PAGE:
Transpersonal psychology is a school of psychology that developed from the Humanistic Psychology movement in the mid 1960s, being founded by Abraham Maslow and Stan Grof. Whereas Humanistic Psychology was called the "Third Force" (after psychoanalysis and behavioural psychology), Transpersonal psychology or the transpersonal movement became the fourth force. It was part of the whole radical wave of consciousness revolution that occured in the 1960s through to early 70s. I remember when I started University at La Trobe in 1979, I was imemdiately drawn to Transpersobnal Psychology and the back issues of their journal in the university library. Important writers that I read at this time included Aurthur Deikman, James Welwood, Kenneth Ring, Ken Wilber, and others.
The Wikipedia page mentions that past presidents of the Association for Transpersonal Psychology (ATP), founded in 1972, "include Alyce Green, James Fadiman, Frances Vaughan, Arthur Hastings, Daniel Goleman, Robert Frager, Ronald Jue, Jeanne Achterberg and Dwight Judy. In the 1980s and 90s the field developed through the works of such authors as Jean Houston, Stanislav Grof, Ken Wilber, Michael Washburn, Frances Vaughan, Roger Walsh, Stanley Krippner, Michael Murphy, Charles Tart, David Lukoff, Vasily Nalimov and Stuart Sovatsky. " This gives a good list of names of movers and shakers in the Transpersonal Psychology field. Wilber himself jhas since dissociated hiomself from the movement and set up his own Integral movement.
In contrast to Humanistic psychology, Transpersonal Psychology /Transpersonal movement was strongly influenced by the Eastern spiritual teachings such as Buddhism, Advaita Vedanta, Sufism (but only via Idries Shah), and Taoism. Western influences include Carlos Castennada (if I remember rightly) and the human potential movement, meditation studies (like wiring up the brains of Zen meditators), Jung, and humanistic psychology.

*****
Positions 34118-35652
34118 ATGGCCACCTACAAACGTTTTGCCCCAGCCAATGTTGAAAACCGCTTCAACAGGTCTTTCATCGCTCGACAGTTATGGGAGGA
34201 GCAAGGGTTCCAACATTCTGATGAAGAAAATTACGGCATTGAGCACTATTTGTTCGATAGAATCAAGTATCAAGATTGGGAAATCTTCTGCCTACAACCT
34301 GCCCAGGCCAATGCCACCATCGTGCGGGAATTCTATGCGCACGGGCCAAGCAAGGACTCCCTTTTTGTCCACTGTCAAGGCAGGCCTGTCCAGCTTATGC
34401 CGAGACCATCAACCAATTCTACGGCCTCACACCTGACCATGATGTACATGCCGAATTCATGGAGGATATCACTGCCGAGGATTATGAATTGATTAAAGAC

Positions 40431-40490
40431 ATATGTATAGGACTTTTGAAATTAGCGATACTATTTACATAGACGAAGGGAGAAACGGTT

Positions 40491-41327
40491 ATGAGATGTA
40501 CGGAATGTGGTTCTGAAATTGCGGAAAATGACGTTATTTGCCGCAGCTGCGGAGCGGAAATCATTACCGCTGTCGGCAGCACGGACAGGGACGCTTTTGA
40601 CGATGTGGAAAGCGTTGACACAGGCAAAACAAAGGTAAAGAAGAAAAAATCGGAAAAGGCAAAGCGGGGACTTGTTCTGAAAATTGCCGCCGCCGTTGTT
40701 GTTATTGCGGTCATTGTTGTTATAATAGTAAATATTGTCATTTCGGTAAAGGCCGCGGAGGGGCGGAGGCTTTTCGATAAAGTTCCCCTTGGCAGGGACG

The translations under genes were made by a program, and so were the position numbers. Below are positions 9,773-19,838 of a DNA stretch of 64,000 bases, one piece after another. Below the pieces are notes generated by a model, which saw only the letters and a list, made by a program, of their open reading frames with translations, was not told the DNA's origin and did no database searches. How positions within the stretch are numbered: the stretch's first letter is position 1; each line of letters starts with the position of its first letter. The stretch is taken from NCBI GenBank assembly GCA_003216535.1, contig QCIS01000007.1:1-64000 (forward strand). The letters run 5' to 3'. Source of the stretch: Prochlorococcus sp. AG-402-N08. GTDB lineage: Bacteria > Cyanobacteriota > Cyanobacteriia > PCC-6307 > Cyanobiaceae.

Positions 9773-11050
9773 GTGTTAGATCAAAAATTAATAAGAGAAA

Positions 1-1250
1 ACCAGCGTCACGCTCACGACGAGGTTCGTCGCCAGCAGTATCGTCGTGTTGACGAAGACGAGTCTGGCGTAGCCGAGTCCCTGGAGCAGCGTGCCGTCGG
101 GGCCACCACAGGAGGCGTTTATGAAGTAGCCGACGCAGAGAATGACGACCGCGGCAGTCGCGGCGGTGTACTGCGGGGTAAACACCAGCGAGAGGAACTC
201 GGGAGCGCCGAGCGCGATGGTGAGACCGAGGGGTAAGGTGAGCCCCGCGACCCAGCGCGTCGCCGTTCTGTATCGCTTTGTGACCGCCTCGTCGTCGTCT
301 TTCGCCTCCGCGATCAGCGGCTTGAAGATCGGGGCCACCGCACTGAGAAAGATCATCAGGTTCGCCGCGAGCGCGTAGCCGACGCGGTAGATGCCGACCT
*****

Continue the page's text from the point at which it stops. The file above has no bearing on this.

According to Bahman Shirazi
"The cardinal contribution of transpersonal psychology has been the inclusion of the spiritual dimension of human life into the larger picture of psychological inquiry primarily through importing and borrowing from mystical and spiritual traditions, both Eastern and Western as well as indigenous traditions around the world. Despite the emphasis on higher values and human potentials, and self-actualization process by humanistic psychologists, issues of ego-transcendence and higher states of consciousness did not occupy as prominent a place in humanistic psychology as it has with transpersonal psychologists."
Transpersonal Psychology and the Transpersonal movement was hugely influential on the New Paradigm movement of the early 1980s. It seems less important now, not because it has waned in influence, but because other \movements, such as the Global Mind Shift, Conscious Evolutionists, and Integral Movement have developed since. One reason may be its lack of unifying center. While individuals liek Stan Grof and Ken Wilber went on to be extremely influential, Transpersonal Psychology as a whole never attained a unifying philosophical and spiritual orientation.
The Association for Transpersonal Psychology home page
Transpersonal Psychology - Wikipedia